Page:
This weekend, the New York Times ran an article on patents in the new economy. There are some interesting bits in there, but it probably isn’t anything new to those already following the patent space. One quote in the article really got me thinking though:
In the smartphone industry alone, according to a Stanford University analysis, as much as $20 billion was spent on patent litigation and patent purchases in the last two years — an amount equal to eight Mars rover missions. Last year, for the first time, spending by Apple and Google on patent lawsuits and unusually big-dollar patent purchases exceeded spending on research and development of new products, according to public filings.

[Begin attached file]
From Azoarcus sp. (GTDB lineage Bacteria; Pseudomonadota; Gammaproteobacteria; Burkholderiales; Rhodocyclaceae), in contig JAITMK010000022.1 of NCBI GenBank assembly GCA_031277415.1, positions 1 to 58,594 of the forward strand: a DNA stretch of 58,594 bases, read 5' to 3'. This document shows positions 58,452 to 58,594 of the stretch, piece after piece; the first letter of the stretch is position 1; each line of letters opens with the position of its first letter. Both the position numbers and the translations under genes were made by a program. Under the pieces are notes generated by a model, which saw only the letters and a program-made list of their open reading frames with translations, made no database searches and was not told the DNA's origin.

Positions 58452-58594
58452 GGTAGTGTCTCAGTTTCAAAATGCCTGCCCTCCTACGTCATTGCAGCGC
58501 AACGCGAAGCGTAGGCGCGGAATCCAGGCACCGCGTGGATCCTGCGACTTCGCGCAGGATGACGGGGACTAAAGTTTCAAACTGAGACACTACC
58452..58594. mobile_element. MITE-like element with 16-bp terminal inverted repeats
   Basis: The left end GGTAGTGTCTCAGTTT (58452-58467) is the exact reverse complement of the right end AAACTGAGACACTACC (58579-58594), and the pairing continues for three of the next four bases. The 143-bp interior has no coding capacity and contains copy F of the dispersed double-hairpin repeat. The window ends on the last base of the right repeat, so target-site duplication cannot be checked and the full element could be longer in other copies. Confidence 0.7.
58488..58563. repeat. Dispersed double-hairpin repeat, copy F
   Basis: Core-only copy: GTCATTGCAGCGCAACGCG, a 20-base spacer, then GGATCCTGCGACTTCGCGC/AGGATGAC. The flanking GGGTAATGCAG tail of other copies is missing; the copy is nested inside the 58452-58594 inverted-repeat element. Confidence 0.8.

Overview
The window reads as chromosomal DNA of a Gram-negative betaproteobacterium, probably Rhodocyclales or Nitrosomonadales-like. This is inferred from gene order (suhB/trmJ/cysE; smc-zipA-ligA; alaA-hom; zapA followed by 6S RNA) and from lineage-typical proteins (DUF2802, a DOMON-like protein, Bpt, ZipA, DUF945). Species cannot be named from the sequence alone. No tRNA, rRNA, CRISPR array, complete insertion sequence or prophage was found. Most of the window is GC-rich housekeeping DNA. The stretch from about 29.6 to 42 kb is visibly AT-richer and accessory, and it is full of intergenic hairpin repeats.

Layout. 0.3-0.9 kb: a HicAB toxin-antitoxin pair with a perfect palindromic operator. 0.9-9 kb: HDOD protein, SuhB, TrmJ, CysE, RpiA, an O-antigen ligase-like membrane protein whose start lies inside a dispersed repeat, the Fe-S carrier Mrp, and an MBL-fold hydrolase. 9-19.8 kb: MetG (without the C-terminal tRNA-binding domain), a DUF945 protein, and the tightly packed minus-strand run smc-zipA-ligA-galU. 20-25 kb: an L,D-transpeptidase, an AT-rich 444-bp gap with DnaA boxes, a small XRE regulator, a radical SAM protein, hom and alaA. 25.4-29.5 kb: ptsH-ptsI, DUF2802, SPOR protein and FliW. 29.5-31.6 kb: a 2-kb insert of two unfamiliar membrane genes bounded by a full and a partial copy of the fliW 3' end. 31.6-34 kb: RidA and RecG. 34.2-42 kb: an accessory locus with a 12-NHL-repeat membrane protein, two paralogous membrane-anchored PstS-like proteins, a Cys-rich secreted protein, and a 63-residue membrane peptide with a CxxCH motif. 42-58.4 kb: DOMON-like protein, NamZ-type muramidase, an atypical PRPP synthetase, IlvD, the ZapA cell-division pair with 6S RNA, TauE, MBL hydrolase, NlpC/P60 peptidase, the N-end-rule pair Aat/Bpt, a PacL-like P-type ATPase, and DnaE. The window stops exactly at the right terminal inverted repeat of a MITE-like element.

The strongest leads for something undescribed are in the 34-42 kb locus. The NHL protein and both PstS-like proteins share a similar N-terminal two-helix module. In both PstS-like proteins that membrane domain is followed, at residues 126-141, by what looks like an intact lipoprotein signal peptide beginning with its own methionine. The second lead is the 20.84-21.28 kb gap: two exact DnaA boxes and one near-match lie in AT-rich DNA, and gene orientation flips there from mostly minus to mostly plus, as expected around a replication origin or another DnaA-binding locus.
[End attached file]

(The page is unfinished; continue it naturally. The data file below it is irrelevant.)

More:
Is this really so surprising? Aren’t Apple, Google, and the rest of the players bypassing some R&D costs when they purchase these huge patent portfolios? I would love someone ask in an interview with Mark Zuckerberg or Tim Cook whether the companies attempt to apply/implement any of the patented technologies protected by the patents they acquire. That is, do engineers at the acquiring companies consider the patented technologies that have been acquired when designing new products, or are the patents simply added to the war chest for use in licensing and litigation.
Also, the article fails to mention that because a patent has a 20 year life from its earliest filing date, the benefits of ownership of patent extend much further than the year in which the patent was acquired, thus it may not be fair to simply compare patent acquisition and litigation costs to R&D budgets. Further, the cost of patent acquisition and litigation should probably be set off from the benefits acquired, such as freedom to operate, damages and licensing fees.